Australia To Acquire Nuclear-powered Submarine, Scraps Conventional Submarine Project

Scott Morrison announces the AUKUS pact and nuclear submarine deal in Canberra, with Boris Johnson and Joe Biden on screen for their respective announcements in the UK and US. Photograph: Mick Tsikas/AAP

Australia will build a fleet of nuclear submarines as part of a new security partnership with the United States and United Kingdom, dubbed AUKUS, reported Australian ABC news. The dramatic move is a response to the growing threat of China and will be seen as provocative by that country.

In a early morning address at Parliament House, part of a three-way virtual appearance with US President Joe Biden and UK Prime Minister Boris Johnson, Prime Minister Scott Morrison said Australia, the US and the UK had “always seen the world through a similar lens”.

China Tensions

Prime Minister Scott Morrison said:

“Our world is becoming more complex, especially here in our region, the Indo-Pacific. This affects us all. The future of the Indo-Pacific will impact all our futures. To meet these challenges, to help deliver the security and stability our region needs, we must now take our partnership to a new level.”

Read More Why Australia should ditch the conventional submarine project and build nuclear submarines?

The submarines will be built in Adelaide, in co-operation with the UK and US.

Morrison stressed “Australia is not seeking to acquire nuclear weapons or establish a civil nuclear capability”.

Labor is yet to respond but sources said the plan presented no problem in terms of the ALP platform.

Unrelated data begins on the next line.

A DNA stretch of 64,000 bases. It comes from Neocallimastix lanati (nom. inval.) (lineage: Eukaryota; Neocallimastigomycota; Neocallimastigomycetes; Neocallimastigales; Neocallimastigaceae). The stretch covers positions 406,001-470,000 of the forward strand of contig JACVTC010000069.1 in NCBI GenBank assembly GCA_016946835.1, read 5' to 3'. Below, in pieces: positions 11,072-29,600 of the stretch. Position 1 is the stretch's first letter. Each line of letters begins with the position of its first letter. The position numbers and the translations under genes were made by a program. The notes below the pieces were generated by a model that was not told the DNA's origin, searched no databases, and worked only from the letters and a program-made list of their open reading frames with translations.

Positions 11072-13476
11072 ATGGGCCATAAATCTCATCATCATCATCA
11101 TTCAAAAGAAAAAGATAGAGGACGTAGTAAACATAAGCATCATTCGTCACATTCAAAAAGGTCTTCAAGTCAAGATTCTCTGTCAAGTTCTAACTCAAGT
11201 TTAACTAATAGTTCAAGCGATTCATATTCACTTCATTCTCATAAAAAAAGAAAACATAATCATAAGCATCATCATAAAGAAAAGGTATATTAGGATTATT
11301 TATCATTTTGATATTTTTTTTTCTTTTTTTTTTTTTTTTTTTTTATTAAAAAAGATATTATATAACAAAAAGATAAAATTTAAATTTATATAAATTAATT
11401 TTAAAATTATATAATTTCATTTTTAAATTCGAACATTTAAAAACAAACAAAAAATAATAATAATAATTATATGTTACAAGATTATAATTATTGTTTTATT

There will be an 18-month long effort by the three countries to develop the best plan to deliver the new capability. In doing this, expertise from the US and the UK will be used.

Read More Bureaucratic Red Tape And Politics Of Australian Barracuda Class Submarine

In a statement Morrison, Biden and Johnson said: “Through AUKUS, our governments will strengthen the ability of each to support our security and defense interests, building on our longstanding and ongoing bilateral ties.

“We will promote deeper information and technology sharing. We will foster deeper integration of security and defense-related science, technology, industrial bases, and supply chains. And in particular, we will significantly deepen co-operation on a range of security and defense capabilities.”

The leaders said: “The endeavour we launch today will help sustain peace and stability in the Indo-Pacific region.”

American Virginia-class nuclear-powered submarines are formidable platform that can defeat any Chinese and Russian built submarines. The Virginia-class costs approximately US$2.42 billion fixed-price incentive contract to a previously awarded contract will see General Dynamics Electric Boats continue to subcontract with Huntington Ingalls Industries – Newport News Shipbuilding (HII-NNS).

The German-built diesel-powered submarine costs almost US$450 million apiece and Spanish-built S81 submarine costs €439 million. On the contrary, the cancelled Shortfin Barracuda could cost Australia A$7.5 billion per submarine without inflation of dollar values and that’s a diesel-electric powered submarine.

The crew of USS Indiana (SSN 789) salute after bringing the ship to life during the commissioning ceremony. USS Indiana is the U.S. Navy’s 16th Virginia-class fast-attack submarine and the third ship named for the State of Indiana. (U.S. Navy photo by Senior Chief Mass Communication Specialist Leah Stiles/Released)

Short-fin Barracuda Cost Blow Out

Currently, Australia has a contract with the French for conventionally powered submarines. This has been controversial because of the long lead time and escalating costs.